I took a seat in the waiting area, pulled out the paperback I had in my tote, intent on getting the last two chapters of Out Stealing Horses read before my classic reading group met that night.
Ten minutes into my attempted reading concentration, the muted conversation going on between Mr. Rodger and his client intensifies enough to be disturbing. I hear the rising agitation in the woman’s quivering voice and glance at her to see that she is crying. It’s an eavesdropping moment that arrests my attention though I hold my book up closer to my face and pretend I am still reading. My eyes remain on the elderly lady who has the beaten look of a frail sapling that’s just been whipped by a strong wind and left naked and vulnerable with its leaves tattered and torn from its branches. I note that her shriveled body and demeanor are stooped as she steps down out of the styling chair. Her newly styled champagne-tinted hair is the only glowing feature framing her sallow, teary-eyed wrinkled face. As she stands, she pivots around to face the attentive eyes of Mr. Rodger, apparently wanting to make one last point before she leaves.
“You keep tellin’ me to embrace my unintended singlehood,” she says. “Well, I’m tellin’ you, it’s not that easy. Just the thought of the idea, the word, what it means— putting my arms around someone I love”—she stops, swallows, chokes up a sob—“I do-on’t have that someone anymore and I don’t know how to put my arms around myself. . .to embrace myself? I don’t know how a person even does that!” she says as she shuffles toward the check-out desk.
“But you can learn; you have to,” Mr. Rodger says as he takes her by the elbow and leads her to the desk. “Clarence has passed, Joan; it’s time.”
“I know, I know,” she says fumbling around in her purse for her credit card. “But it’s so hard to have to pull the load alone when you’ve been half of a matched team pulling together for fifty-five years.”
A few minutes later, the door chime tweets its departing cheery note as she leaves, oblivious to the sound and its intent. “A brass band couldn’t cheer that woman up today,” I say as I move to the shampoo room.
“I know. She’s an old family friend and I’m worried about her. I wish she’d talk to somebody like you. . .somebody who’s got a real successful transition story to tell.”
“Well, it sure sounds like she’s veered into that infamous widows wailing wall and she’s so busy banging her head against it, she can’t look over it to see the fork in the road up ahead.”
“That’s just it,” he says. “Not only can she not see over it, she can’t find the path that will take her over it.”
By the time he finished lathering my hair and vigorously rubbing and massaging my scalp
with his fingertips till it tingled, then conditioning and rinsing it with the pressure spray, the memory of my own experience with widowhood and transitioning back to the single life had flooded into my mind.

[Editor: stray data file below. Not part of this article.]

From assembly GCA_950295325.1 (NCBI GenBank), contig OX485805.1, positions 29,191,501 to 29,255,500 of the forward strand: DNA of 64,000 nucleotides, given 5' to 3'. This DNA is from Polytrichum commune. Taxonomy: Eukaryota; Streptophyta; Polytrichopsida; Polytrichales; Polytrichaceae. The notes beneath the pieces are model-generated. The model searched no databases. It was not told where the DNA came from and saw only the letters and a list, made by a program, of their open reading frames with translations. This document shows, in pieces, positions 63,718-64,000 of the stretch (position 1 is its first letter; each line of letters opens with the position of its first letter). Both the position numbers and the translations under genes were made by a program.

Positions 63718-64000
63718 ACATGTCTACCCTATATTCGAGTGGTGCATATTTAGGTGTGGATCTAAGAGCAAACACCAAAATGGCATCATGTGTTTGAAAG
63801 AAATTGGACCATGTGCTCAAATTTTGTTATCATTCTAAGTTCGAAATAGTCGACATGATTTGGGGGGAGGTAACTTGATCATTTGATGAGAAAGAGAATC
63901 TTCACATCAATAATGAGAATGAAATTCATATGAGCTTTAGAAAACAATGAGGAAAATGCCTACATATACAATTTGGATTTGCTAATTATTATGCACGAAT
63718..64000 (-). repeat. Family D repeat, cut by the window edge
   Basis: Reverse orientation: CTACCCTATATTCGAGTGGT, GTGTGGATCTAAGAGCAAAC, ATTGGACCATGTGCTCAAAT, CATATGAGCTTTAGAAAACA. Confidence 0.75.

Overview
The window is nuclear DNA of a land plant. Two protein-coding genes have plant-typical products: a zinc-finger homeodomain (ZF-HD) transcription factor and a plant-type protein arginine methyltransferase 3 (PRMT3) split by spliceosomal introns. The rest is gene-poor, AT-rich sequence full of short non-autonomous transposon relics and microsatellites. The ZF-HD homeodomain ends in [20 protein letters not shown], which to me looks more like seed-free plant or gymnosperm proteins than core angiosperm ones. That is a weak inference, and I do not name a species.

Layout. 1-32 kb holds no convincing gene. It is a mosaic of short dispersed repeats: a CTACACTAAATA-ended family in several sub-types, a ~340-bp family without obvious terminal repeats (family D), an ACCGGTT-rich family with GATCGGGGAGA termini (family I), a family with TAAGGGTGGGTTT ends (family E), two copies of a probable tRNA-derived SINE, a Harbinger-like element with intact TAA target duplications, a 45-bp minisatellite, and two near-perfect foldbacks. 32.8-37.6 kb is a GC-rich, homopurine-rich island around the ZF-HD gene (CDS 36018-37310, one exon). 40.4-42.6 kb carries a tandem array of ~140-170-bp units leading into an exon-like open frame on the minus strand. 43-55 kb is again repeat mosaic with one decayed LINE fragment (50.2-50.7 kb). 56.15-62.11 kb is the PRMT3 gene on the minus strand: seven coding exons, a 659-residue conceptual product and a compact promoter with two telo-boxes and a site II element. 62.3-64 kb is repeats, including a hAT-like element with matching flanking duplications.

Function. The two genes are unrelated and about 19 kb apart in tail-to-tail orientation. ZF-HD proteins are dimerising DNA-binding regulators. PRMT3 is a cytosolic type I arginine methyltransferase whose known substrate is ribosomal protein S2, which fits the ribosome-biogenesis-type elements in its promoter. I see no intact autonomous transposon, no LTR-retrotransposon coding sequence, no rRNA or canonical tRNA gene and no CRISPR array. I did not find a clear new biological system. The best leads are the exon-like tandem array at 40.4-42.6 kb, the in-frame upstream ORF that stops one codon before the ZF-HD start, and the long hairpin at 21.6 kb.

My husband had been dead about a year when the world seemed to come crashing down upon me one day in May of 2008. My five year old Chevy truck had broken down and I was staring at a repair bill over seventeen hundred dollars. My husband always did all the repairs on our vehicles. He was a skilled mechanic and I hadn’t realized how much money he’d saved us over the years. Registering and maintaining two vehicles was expensive and I was in a quandary as to whether or not I should get rid of the truck. My small car was good on gas but the truck with its four-wheel drive was safer for Michigan winter driving. What to do?
As if my maintenance problems were not enough to cause me sleepless nights, there was the ongoing tension between my three kids and me. They wanted me to spend more time with them and they couldn’t understand why I wasn’t interested in living the rest of my life as an adjunct Grandma, flying along as the last knot on the tail of their kite.
And then even the weather that May had turned ugly and I had trees down on my property and I’d been without electric power going on the third day. My freezer full of food was defrosting and that was a loss I didn’t need on top of the expense with the truck. If only my husband were alive, I thought, he’d fix the truck, and he’d hook up his welder/generator for power and we’d get through this together. But he wasn’t alive and I went to bed yet another night crying myself to sleep.
On the third night without electricity, unable to fall asleep, about three in the morning, I got up, lit the rose-scented candle on my nightstand and carried it to the kitchen table, where I’d
been making a list that afternoon of what I was going to have to replace as soon as the power
came back on.
It was very dark, of course, and deadly quiet as I sat staring into the slowly rippling concentric circles of candlelight, not knowing why I’d come to sit at my kitchen table in the dark. The candle’s sweet, fresh smell of newly cut roses was soothing and its gentle yellow flicker, like an eyelid, steady and constant, seemed to be blinking at me, beckoning me. I felt a strange compulsion to reach out; so I picked up the pencil resting on the sheet of notebook paper I’d used to make my list and in that dim blinking light, I slowly began to draw a flowering rosebush, superimposing it right over my list.
It was as if someone else had ahold of that pencil—as if my hand were not my own—as if it were detached from me. I peered at the pencil tip as it drew three big roses fully opened, with layer upon layer of soft, ruffled petals. Then mentally re-connecting to the movement of the pencil, I stopped the careful, delicate sketching, and brusquely printed a name on each of the blooming flowers. One I labeled Healthy, another, Fortunate and a third, Energetic. And suddenly I realized what I was drawing.
The sketch was a crude illustration of the roses I was smelling—the roses I already had in my life. I didn’t have a bed of roses to lie on, but I had at least a small bouquet. And the three blossoms I’d drawn were symbols of my good health, my financial security and my zest for life.